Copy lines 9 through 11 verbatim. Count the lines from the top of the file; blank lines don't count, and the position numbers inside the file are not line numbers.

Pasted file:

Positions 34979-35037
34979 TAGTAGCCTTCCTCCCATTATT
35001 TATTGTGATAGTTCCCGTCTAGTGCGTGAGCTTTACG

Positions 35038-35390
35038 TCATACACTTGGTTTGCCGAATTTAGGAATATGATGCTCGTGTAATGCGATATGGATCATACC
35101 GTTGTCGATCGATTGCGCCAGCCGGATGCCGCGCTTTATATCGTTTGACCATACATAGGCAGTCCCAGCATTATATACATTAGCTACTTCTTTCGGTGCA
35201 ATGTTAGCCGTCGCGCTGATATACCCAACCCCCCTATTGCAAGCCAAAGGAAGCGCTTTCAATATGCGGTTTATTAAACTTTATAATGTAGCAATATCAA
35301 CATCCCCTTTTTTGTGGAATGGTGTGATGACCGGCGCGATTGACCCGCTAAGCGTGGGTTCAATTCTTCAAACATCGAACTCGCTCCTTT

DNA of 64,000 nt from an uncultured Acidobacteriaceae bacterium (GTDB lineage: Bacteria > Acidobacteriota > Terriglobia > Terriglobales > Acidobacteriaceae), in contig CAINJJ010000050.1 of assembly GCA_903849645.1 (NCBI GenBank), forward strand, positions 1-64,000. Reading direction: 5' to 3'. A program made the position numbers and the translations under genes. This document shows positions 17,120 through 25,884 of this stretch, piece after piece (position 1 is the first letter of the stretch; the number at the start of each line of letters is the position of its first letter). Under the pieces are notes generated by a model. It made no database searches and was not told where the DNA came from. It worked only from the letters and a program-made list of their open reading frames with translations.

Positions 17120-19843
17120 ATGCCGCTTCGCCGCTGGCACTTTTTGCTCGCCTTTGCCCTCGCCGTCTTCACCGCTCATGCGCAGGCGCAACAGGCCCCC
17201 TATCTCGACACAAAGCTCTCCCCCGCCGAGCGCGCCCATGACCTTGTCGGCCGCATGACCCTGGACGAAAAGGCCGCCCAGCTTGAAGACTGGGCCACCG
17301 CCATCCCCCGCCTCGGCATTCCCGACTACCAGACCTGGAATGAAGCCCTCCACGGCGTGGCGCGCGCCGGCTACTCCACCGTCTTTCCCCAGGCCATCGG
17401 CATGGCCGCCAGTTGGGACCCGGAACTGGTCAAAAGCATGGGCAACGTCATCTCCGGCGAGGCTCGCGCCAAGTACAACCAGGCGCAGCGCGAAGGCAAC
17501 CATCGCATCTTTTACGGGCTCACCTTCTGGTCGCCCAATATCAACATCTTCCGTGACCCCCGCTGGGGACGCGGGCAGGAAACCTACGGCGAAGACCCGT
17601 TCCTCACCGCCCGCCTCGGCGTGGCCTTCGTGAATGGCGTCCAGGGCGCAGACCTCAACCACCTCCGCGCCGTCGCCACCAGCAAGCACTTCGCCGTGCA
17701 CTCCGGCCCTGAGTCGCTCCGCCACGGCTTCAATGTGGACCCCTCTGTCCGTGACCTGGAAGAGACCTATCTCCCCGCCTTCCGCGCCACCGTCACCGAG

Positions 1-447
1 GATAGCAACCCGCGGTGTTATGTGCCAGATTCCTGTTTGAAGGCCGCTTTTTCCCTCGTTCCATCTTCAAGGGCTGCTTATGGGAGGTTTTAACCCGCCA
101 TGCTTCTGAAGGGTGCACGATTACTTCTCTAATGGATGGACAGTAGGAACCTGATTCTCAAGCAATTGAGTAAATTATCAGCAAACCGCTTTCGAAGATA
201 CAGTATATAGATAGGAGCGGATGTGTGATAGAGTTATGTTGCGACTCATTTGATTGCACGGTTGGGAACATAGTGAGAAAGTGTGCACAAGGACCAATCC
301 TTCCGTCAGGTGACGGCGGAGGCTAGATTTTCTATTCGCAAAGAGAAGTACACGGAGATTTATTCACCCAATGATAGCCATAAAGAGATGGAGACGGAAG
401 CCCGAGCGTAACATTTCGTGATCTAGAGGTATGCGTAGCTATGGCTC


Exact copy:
DNA of 64,000 nt from an uncultured Acidobacteriaceae bacterium (GTDB lineage: Bacteria > Acidobacteriota > Terriglobia > Terriglobales > Acidobacteriaceae), in contig CAINJJ010000050.1 of assembly GCA_903849645.1 (NCBI GenBank), forward strand, positions 1-64,000. Reading direction: 5' to 3'. A program made the position numbers and the translations under genes. This document shows positions 17,120 through 25,884 of this stretch, piece after piece (position 1 is the first letter of the stretch; the number at the start of each line of letters is the position of its first letter). Under the pieces are notes generated by a model. It made no database searches and was not told where the DNA came from. It worked only from the letters and a program-made list of their open reading frames with translations.

Positions 17120-19843
17120 ATGCCGCTTCGCCGCTGGCACTTTTTGCTCGCCTTTGCCCTCGCCGTCTTCACCGCTCATGCGCAGGCGCAACAGGCCCCC